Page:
Sunday, August 14, 2016

You think it is going to get worse before it gets better?

John Mauldin thinks it is going to get worse as well.  Much worse.

Mauldin's normally optimistic outlook has become somewhat tempered in the last year or so.  He's still an optimist over the long term (say, the lifespan of our children and grandchildren), but for many of us who are middle age and older, unless you are somewhere between very comfortable and outright rich, retirement is not going to be "the golden years" we heard so much about when we were younger.

I can tell you that Mrs. Freeholder and I have looked and continue to look very carefully at our retirement and our options.  We are fortunate in that we will both benefit from defined-benefit retirement plans, at least as long as they last.  We have some money set aside in various sorts of investments.  We have been very careful and have paid off, with the exception of one, every long term bill we have.  The exception is our RV, and that, quite honestly, the bank can have if it hits the fan.  If things get that bad, I don't think I'll be too concerned about my credit, thanks all the same.

And then there is Social Security, maybe.  I've never counted on it being there, but if it is, that will be what I think of as "gravy money".  Gravy money is what buys the extras, the nice-to-haves and the splurges.

It's easy for us to look at the 2016 election, throw up our hands and say "We are so-o-o screwed!" as we go to the fridge for another beer.  While that's likely, the problems that will result from whichever garage sale reject that winds up in the White House are going to pale in comparison to what awaits us when the global economy decides to crap the bed.  There are very few left alive that remember the last time that happened, but there are a lot of books that chronicle those times.  It might not be a bad idea to pick up a couple and read them, just to get an idea of how bad things were.  This is need-to-know information, because this is the sort of thing you will likely be retiring into.

I think we will have to be prepared for things to be worse this time.  There are more people who are further removed from our rural, agricultural past this time around.  I will hazard a guess that well over half the people in the US have never planted a seed and nurtured it to fruition, more or less actually gardened.  Even if they have, living in a major metro area, the amount of open space available to garden for most people is zero.  Even if you're among the fortunate and own a house rather than own/rent an apartment or condo, your yard is the size of a postage stamp.  Even the most intensive gardening methods can only get so much out of a few hundred square feet.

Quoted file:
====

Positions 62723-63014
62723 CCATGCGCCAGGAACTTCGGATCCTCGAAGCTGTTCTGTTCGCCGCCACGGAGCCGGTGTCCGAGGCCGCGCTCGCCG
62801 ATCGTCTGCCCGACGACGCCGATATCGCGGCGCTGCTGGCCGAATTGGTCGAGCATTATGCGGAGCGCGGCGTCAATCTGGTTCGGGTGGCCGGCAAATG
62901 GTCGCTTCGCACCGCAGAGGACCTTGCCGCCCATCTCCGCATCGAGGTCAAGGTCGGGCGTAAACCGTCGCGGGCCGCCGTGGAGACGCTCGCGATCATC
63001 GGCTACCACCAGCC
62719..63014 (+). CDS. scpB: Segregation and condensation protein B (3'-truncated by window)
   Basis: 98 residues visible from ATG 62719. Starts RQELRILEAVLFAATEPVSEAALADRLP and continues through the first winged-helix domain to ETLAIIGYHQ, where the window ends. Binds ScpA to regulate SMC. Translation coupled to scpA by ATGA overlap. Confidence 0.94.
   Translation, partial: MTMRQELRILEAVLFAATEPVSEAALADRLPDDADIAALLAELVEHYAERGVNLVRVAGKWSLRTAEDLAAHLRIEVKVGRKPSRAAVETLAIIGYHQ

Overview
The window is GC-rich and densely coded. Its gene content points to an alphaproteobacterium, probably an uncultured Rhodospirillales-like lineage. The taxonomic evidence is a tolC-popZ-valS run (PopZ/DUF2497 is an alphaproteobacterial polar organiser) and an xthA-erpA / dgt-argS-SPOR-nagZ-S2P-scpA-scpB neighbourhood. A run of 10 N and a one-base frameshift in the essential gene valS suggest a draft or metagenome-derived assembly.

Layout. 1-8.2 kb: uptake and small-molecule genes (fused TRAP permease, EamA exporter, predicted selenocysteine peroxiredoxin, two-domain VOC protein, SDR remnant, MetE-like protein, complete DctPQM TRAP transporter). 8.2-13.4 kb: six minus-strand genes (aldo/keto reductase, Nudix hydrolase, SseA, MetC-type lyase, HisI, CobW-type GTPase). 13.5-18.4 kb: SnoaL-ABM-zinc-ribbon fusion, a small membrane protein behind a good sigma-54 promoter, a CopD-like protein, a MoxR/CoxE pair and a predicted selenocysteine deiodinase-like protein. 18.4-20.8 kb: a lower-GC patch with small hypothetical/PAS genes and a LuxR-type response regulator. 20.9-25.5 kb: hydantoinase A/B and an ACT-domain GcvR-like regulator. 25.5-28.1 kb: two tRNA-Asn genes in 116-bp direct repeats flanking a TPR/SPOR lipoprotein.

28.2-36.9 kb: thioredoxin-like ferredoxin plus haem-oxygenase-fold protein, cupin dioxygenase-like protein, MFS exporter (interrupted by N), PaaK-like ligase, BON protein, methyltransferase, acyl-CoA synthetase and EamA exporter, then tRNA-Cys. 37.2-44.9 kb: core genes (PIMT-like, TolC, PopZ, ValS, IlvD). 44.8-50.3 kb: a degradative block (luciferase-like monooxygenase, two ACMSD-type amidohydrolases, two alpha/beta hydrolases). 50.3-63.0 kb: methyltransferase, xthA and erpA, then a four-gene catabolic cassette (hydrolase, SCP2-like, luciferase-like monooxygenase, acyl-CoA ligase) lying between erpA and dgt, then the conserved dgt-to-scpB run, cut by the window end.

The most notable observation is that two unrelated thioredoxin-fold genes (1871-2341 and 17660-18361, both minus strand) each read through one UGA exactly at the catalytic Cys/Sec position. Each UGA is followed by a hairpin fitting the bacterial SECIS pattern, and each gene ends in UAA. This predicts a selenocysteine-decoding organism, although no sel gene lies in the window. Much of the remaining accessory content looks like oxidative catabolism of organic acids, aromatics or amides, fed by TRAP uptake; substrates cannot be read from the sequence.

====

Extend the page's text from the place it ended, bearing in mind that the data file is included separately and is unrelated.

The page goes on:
Even the success of that depends on the residents maintaining some semblance of the rule of law, and in those areas, I don't see that happening.  Several generations of welfare have created a class of people who have no respect for themselves, for others or for property rights of any sort.  And the police will likely phone it in when it truly hits the fan.  They have families of their own, and no one wants to be the guy who shot the next Freddie Grey.

So yeah, there's all of that to think about in planning for your retirement.

While many have urged those who prep to "Get out of the cities now!" to quote just one who shall  remain unnamed, that isn't always an available option.  Family ties, jobs, the need for health care and a host of other reasons, good bad and indifferent, keep many of us in suburban if not urban addresses.  And I'll be honest about it--while I like the country, I like the suburbs too.  I like fast Internet service.  I like (a few) of the channels on cable TV.  I like being able to go out to various restaurants.  I enjoy a movie now and then.  As much as I like Amazon, don't believe it when UPS says UPS delivers everywhere.  I like to go to a ball game every so often.  As I get older, it's pretty comforting to know that the hospital is a few minutes rather than a few hours away.  Given a choice, I'm going to take the suburbs.  Maybe that makes me a bad prepper, but so be it.  It's my decision.

We all have to make our bets and play the hands that we are dealt.  Mrs. Freeholder and I are making ours and doing so consciously.  Are you making yours, and are you consciously doing so, or sleepwalking into the future?  It's going to make a difference in the next few years.